In the entire history of the Nasdaq, there have only been 12 periods prior to this week where the Nasdaq closed at an all-time high on one day but dropped more than 2% the next day. Those occurrences are highlighted in the table below along with the index's performance over the following week, month, three months, six months, and one year. We have also highlighted each occurrence that followed a prior one by less than three months in gray. What immediately stands out in the table is how much gray shading there is. In other words, these types of events tend to happen in bunches, and if you count the original occurrence in each of the bunches, the only two occurrences that didn't come within three months of another occurrence (either before or after) were July 1986 and May 2017. In terms of market performance following prior occurrences, the Nasdaq's average and median returns were generally below average, but there is a pretty big caveat. While the average one-year performance was a gain of 1.0% and a decline of 23.6% on a median basis, the six occurrences that came between December 1999 and March 2000 all essentially cover the same period (which was very bad) and skew the results. Likewise, the three occurrences in the two-month stretch from late November 1998 through January 1999 where the Nasdaq saw strong gains also involves a degree of double-counting. As a result of these performances at either end of the extreme, it's hard to draw any trends from the prior occurrences except to say that they are typically followed by big moves in either direction. The only time the Nasdaq wasn't either 20% higher or lower one year later was in 1986.
In the mid-1980s the market began to evolve into a tech-driven market and the market’s focus in early summer shifted to the outlook for second quarter earnings of technology companies. Over the last three trading days of June and the first nine trading days in July, NASDAQ typically enjoys a rally. This 12-day run has been up 27 of the past 35 years with an average historical gain of 2.5%. This year the rally may have begun a day early, today and could last until on or around July 14. After the bursting of the tech bubble in 2000, NASDAQ’s mid-year rally had a spotty track record from 2002 until 2009 with three appearances and five no-shows in those years. However, it has been quite solid over the last ten years, up nine times with a single mild 0.1% loss in 2015. Last year, NASDAQ advanced a solid 4.6% during the 12-day span.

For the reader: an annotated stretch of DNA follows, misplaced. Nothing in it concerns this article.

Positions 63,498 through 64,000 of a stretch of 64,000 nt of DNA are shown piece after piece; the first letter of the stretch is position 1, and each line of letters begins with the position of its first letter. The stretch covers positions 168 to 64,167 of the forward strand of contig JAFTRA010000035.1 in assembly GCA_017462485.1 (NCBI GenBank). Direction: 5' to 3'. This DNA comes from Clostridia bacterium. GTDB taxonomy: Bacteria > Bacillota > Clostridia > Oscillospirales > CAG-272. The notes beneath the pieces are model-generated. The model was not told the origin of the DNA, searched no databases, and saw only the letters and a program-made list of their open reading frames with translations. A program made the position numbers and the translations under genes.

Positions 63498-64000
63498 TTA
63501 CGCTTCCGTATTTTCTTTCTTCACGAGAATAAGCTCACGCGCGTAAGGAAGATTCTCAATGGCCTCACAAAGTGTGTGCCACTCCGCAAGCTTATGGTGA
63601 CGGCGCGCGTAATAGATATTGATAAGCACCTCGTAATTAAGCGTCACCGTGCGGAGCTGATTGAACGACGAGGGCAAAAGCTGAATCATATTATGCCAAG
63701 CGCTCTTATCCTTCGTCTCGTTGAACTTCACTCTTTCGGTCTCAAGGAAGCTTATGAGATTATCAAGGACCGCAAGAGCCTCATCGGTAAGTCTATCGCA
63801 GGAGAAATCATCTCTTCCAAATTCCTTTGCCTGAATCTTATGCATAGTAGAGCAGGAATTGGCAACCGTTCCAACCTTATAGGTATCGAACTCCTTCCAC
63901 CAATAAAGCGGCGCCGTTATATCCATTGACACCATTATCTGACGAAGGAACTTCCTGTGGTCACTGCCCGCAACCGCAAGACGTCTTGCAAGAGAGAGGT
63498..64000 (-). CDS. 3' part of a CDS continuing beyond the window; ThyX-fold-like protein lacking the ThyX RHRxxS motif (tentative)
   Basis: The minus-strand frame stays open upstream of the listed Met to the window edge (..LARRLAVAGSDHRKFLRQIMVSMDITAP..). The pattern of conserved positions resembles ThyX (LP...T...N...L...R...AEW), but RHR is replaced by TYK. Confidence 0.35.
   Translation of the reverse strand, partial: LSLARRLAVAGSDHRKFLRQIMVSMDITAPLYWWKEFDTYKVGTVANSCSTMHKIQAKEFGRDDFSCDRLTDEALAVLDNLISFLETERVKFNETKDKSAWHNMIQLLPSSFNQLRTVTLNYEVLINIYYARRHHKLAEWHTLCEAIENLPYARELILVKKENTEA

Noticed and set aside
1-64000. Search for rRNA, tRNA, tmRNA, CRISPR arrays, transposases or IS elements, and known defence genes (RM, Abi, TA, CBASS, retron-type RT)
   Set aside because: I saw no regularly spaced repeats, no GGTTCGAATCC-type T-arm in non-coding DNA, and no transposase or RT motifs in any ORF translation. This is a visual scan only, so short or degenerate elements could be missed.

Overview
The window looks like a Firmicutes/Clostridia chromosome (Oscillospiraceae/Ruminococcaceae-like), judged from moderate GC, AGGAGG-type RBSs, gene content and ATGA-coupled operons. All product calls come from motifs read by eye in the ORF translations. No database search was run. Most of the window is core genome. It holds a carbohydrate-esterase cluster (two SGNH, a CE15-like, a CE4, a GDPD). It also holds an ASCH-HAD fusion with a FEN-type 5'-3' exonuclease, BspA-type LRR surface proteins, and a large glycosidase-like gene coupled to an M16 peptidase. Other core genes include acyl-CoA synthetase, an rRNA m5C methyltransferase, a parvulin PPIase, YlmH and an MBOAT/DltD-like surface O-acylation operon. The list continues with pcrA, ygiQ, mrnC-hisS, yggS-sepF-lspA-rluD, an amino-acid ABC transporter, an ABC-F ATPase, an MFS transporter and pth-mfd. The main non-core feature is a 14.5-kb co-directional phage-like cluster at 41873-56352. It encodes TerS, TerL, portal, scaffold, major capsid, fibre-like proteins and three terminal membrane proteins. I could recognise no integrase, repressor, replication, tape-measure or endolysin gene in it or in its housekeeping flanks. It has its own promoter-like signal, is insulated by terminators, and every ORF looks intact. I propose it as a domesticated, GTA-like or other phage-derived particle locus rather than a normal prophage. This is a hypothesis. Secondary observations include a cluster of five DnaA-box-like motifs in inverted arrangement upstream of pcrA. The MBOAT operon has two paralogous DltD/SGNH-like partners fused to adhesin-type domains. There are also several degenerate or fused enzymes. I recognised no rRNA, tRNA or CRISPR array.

Tech Historically Leads Market Higher Until Q3 of Election Years
As of yesterday’s close DJIA was down 8.8% year-to-date. S&P 500 was down 3.5% and NASDAQ was up 12.1%. Compared to the typical election year, DJIA and S&P 500 are below historical average performance while NASDAQ is above average. However this year has not been a typical election year. Due to the covid-19, the market suffered the damage of the shortest bear market on record and a new bull market all before the first half of the year has come to an end. In the surrounding Seasonal Patten Charts of DJIA, S&P 500 and NASDAQ, we compare 2020 (as of yesterday’s close) to All Years and Election Years. This year’s performance has been plotted on the right vertical axis in each chart. This year certainly has been unlike any other however some notable observations can be made. For DJIA and S&P 500, January, February and approximately half of March have historically been weak, on average, in election years. This year the bear market ended on March 23. Following those past weak starts, DJIA and S&P 500 historically enjoyed strength lasting into September before experiencing any significant pullback followed by a nice yearend rally. NASDAQ’s election year pattern differs somewhat with six fewer years of data, but it does hint to a possible late Q3 peak.
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Micron Technology, Inc. $48.49
Micron Technology, Inc. (MU) is confirmed to report earnings at approximately 4:00 PM ET on Monday, June 29, 2020. The consensus earnings estimate is $0.71 per share on revenue of $5.27 billion and the Earnings Whisper ® number is $0.70 per share. Investor sentiment going into the company's earnings release has 71% expecting an earnings beat The company's guidance was for earnings of $0.40 to $0.70 per share. Consensus estimates are for earnings to decline year-over-year by 29.00% with revenue increasing by 10.07%. Short interest has increased by 7.6% since the company's last earnings release while the stock has drifted higher by 8.0% from its open following the earnings release to be 0.9% below its 200 day moving average of $48.94. Overall earnings estimates have been revised lower since the company's last earnings release. On Thursday, June 11, 2020 there was some notable buying of 46,037 contracts of the $60.00 call expiring on Friday, July 17, 2020. Option traders are pricing in a 4.6% move on earnings and the stock has averaged a 8.4% move in recent quarters.
General Mills, Inc. (GIS) is confirmed to report earnings at approximately 7:00 AM ET on Wednesday, July 1, 2020. The consensus earnings estimate is $1.04 per share on revenue of $4.89 billion and the Earnings Whisper ® number is $1.10 per share. Investor sentiment going into the company's earnings release has 69% expecting an earnings beat. Consensus estimates are for year-over-year earnings growth of 25.30% with revenue increasing by 17.50%. Short interest has decreased by 9.4% since the company's last earnings release while the stock has drifted higher by 2.7% from its open following the earnings release to be 7.8% above its 200 day moving average of $54.91. Overall earnings estimates have been revised higher since the company's last earnings release. On Wednesday, June 24, 2020 there was some notable buying of 8,573 contracts of the $60.00 call expiring on Friday, July 17, 2020. Option traders are pricing in a 6.6% move on earnings and the stock has averaged a 3.0% move in recent quarters.